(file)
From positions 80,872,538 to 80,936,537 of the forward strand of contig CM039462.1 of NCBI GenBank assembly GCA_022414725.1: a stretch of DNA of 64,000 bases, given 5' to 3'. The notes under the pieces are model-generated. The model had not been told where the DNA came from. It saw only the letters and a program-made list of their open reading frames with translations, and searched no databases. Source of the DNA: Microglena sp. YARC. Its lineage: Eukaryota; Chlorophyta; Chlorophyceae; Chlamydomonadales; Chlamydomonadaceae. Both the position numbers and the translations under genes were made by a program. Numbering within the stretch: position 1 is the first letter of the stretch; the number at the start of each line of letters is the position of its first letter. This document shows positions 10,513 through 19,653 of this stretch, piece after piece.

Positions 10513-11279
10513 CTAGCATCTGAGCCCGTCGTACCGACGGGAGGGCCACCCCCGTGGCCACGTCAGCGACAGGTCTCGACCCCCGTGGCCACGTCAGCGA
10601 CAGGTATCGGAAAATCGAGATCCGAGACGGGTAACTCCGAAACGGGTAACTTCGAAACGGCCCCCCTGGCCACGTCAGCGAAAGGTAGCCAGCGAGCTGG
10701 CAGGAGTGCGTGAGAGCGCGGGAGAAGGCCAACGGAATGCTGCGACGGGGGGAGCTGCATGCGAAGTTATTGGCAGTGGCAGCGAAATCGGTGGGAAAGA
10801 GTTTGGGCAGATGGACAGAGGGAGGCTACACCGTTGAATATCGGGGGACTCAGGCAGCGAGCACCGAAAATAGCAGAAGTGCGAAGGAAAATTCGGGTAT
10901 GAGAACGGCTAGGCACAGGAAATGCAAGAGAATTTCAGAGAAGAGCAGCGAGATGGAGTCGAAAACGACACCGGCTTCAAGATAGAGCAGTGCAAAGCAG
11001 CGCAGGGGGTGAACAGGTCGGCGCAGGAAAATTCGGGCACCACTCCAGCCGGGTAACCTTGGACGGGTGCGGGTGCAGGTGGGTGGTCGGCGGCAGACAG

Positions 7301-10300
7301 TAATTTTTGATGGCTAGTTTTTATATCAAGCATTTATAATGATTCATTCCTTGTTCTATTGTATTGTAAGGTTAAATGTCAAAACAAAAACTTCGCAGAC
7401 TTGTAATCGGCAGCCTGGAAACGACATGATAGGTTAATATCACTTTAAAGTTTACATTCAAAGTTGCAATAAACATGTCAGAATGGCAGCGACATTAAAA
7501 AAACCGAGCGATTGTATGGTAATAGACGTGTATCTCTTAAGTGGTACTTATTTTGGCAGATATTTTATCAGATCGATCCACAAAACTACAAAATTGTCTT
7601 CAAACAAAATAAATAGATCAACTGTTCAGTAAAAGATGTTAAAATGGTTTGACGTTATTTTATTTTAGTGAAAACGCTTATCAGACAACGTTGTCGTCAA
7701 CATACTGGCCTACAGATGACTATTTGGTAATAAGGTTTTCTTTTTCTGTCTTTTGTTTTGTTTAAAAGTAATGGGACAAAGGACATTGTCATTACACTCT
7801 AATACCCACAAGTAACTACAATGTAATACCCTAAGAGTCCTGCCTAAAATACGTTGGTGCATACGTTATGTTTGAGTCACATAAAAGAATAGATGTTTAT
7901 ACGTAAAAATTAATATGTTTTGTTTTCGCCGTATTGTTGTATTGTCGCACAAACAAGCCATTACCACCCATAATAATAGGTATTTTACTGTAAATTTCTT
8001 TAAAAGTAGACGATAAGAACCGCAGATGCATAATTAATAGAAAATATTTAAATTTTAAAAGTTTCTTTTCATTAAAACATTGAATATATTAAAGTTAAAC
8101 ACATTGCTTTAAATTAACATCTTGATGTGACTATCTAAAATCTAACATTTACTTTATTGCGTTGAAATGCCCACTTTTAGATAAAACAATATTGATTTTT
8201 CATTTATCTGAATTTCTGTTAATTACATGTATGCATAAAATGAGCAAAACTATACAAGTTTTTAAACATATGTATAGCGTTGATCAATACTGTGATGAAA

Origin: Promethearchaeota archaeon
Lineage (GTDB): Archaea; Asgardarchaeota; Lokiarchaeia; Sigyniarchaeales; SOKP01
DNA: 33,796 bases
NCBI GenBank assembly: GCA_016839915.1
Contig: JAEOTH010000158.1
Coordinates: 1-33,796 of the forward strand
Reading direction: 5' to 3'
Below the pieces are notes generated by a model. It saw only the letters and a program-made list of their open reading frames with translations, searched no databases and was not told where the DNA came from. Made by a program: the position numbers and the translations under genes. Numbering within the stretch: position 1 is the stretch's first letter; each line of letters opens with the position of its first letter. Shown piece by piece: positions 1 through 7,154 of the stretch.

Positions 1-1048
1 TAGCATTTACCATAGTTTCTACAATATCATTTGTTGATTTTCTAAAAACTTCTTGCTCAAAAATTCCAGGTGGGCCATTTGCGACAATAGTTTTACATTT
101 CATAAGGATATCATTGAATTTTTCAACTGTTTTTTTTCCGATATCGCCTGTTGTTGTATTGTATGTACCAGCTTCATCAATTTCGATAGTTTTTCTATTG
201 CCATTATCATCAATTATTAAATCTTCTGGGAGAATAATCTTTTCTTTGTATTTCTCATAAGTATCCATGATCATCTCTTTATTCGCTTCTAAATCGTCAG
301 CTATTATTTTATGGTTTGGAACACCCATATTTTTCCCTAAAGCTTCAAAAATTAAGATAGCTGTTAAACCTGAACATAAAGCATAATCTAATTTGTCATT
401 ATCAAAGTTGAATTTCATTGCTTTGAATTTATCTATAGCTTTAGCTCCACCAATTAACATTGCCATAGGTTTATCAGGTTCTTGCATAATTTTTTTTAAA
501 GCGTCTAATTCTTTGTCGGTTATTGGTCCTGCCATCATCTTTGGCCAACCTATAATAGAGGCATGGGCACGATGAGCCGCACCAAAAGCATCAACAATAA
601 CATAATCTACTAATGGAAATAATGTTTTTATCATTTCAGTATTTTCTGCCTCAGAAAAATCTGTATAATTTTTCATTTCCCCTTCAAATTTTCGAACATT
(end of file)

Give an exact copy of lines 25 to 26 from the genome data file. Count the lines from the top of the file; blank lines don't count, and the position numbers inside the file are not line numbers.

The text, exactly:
Coordinates: 1-33,796 of the forward strand
Reading direction: 5' to 3'